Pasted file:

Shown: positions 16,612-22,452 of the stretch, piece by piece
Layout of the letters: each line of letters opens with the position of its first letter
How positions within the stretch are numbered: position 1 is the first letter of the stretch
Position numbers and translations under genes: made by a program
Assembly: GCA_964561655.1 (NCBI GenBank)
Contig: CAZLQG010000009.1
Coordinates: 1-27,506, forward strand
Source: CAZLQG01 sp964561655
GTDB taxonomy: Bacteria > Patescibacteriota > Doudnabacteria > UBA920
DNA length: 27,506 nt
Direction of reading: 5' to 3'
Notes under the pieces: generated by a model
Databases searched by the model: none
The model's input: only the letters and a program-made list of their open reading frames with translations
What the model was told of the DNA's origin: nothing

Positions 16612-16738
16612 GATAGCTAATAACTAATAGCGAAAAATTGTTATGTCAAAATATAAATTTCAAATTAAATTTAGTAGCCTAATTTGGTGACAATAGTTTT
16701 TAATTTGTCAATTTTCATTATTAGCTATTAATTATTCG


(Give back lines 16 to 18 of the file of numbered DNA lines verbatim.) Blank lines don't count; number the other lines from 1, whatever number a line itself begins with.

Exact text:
Positions 16612-16738
16612 GATAGCTAATAACTAATAGCGAAAAATTGTTATGTCAAAATATAAATTTCAAATTAAATTTAGTAGCCTAATTTGGTGACAATAGTTTT
16701 TAATTTGTCAATTTTCATTATTAGCTATTAATTATTCG